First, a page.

One of my favourite books is On Acting, by Sanford Meisner. He used to tell his class that a performer has two barrels. The first barrel contains acting, talent, musical ability, and so on. The second barrel has troubles. Then he’d ask, “Which barrel has more juice?” The answer was, “Troubles.” I was stunned and grateful that I kept my sanity despite all the troubles in my past, and I think my children helped to play a big role in keeping me sane and helping me convert all that angst to productivity. I’d like to thank them and my mother for all they’ve done to help me succeed in this business.

I’m also very observant of the people I’ve worked with on various productions, and mindful of our chemistry both on and off the set, though sometimes I end up with this sort of shell around me that makes me seem like an introvert. Really, though, it’s just because I’m carrying my character with me everywhere I go … not that everyone around me knows that. (chuckles)

Sometimes, that shell is necessary for self-preservation, too. As an actor, you need to be able to access your emotions for a scene, but you also need to be able to keep yourself together. That’s why at times you’ll find me off in a corner, totally in my own world, just trying to feed my imagination and keep my energy up.

What have you learned from the directors that you have worked with throughout your career?

I’ve been lucky to work with some very talented directors who took the extra time to do workshops and rehearsals outside the set, especially when they knew that a scene would be heavy. Even when we were working within a limited time frame, they knew how to use methods that would help to make an impact on the actor’s performance, even in that short window of time.

What are some of the difficulties of the acting business?

Everyone has their own agenda. You have to carry yourself well and make careful decisions if you want to earn respect – and keep it.

What’s challenging about bringing a script to life?

Mastery. It’s never enough!

What do you do when you’re not filming?

Well, before COVID I used to travel a lot, but I haven’t gotten to do that as much these days, obviously. I spend a lot of time practicing my British and Russian accents, daydreaming, mixing and matching clothes, sketching, creating set designs for my health and workout vlogs, reading plenty of books, and I enjoy creating portraits for people in high society. I did a portrait of Josh Calata, who was the former youngest billionaire in the Philippines, who has been a real inspiration and mentor to me, as well as “His Majesty of Johor Bahru” Sultan Ismail Ibrahim. The Sultan placed the portrait as a wall sculpture in his private entertainment space. His expression in that portrait was the happiest I’ve ever seen him, and I really enjoyed creating it because of his great sense of humour.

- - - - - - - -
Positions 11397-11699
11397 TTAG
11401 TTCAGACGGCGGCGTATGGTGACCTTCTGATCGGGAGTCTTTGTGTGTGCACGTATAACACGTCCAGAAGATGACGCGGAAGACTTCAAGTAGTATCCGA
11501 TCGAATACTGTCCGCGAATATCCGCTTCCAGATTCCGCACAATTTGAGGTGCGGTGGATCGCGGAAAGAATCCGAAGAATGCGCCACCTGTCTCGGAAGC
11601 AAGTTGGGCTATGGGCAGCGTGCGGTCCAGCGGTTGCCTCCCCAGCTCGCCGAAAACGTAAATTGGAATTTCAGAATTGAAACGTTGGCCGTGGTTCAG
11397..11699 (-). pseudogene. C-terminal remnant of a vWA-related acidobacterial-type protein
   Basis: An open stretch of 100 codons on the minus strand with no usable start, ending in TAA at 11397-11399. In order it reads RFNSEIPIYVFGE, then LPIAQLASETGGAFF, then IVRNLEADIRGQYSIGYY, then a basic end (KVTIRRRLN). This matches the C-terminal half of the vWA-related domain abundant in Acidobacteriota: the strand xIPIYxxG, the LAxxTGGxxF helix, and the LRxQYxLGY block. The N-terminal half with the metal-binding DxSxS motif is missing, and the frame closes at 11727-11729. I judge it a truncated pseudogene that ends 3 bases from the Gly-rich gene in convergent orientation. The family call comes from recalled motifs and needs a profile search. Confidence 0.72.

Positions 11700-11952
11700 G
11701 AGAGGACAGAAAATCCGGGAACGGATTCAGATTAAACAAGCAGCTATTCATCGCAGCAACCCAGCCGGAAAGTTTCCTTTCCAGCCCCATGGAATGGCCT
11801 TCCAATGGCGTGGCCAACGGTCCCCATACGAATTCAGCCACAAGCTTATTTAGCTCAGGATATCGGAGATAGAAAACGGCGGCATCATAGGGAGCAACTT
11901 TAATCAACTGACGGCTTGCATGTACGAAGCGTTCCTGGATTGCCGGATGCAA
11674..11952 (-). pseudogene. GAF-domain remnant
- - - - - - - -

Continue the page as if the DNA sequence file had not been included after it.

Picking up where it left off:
What has been the most memorable experience of your career so far? 

There are so many to choose from! When my first film won at the Barcelona Film Festival, when I did a finale at Fashion Week and there was a standing ovation … then, of course, there was the time when my cape caught on fire during the first fashion workshop I was a part of. (chuckles) There were candles on both sides of the stage, and while I was heading back my cape must have gotten too close to one of the candles because it went up. I was stunned, but the show must go on, so I had to rush for my next outfit while staying focused on maintaining that sophistication they expect, you know?

Who have been the most interesting people you’ve met so far?

I’ve always been a Rocky Balboa fan, but being seated on a plane in business class next to Steven Seagal was pretty dope, too. This was while he was shooting a film called General Commander in the Philippines. He showed me a couple of Aikido techniques and fighting stances and as soon as we landed in Malaysia and attended the birthday of the Sultan of Johor he rocked the stage while playing some mad blues.

My mum’s dad is related to President Rodrigo Duterte of the Philippines, who carries my mother’s maiden name. I met him late in my career at Scout Rangers Camp. The Scout Rangers really became like my second family. I learned a lot from them and their near-death experiences; how they conquered them with their training in anti-guerrilla jungle warfare, close-quarters combat, urban warfare, ambushes, and more. It helps to put your struggles in perspective when you spend time with people who regularly risk their lives like that.

If someone is going to make your life into a movie, who would play you?

I’m a very sophisticated woman, but I also love doing things that most men do, such as blade fighting, boxing, and firing guns. So maybe Bond girl Bo Derek. She carries the knife well, but I bet you I can move better than she does because of my blade fighting experience, where I studied under Grand Tuhon Supremo and Tuhon Mick Alcaraz.

Of course, there’s also my ambitious, career-driven side. Think like Anne Hathaway’s character in Intern, how she juggles being a mom while running a big company. Or Libby Holden in Primary Colors with John Travolta. She’s played by Kathy Bates and is kind of like a kingmaker in that movie. I love her perseverance and the speeches that she gets to give, but I also felt the poignancy that she perceived herself as a failure when Travolta’s character failed.

What are your future plans? Inside your career or out of it.

Well, first off I still want to make it to Hollywood. I know that’s going to take a lot of hard work, but I’m willing to do everything I can to get there. But I think every actor needs to have a backup plan, too. Mine is to own a design firm (I’m currently designing T-shirts during my free time) and maybe do some real estate on the side. Whatever it takes to keep living and traveling the world with my family.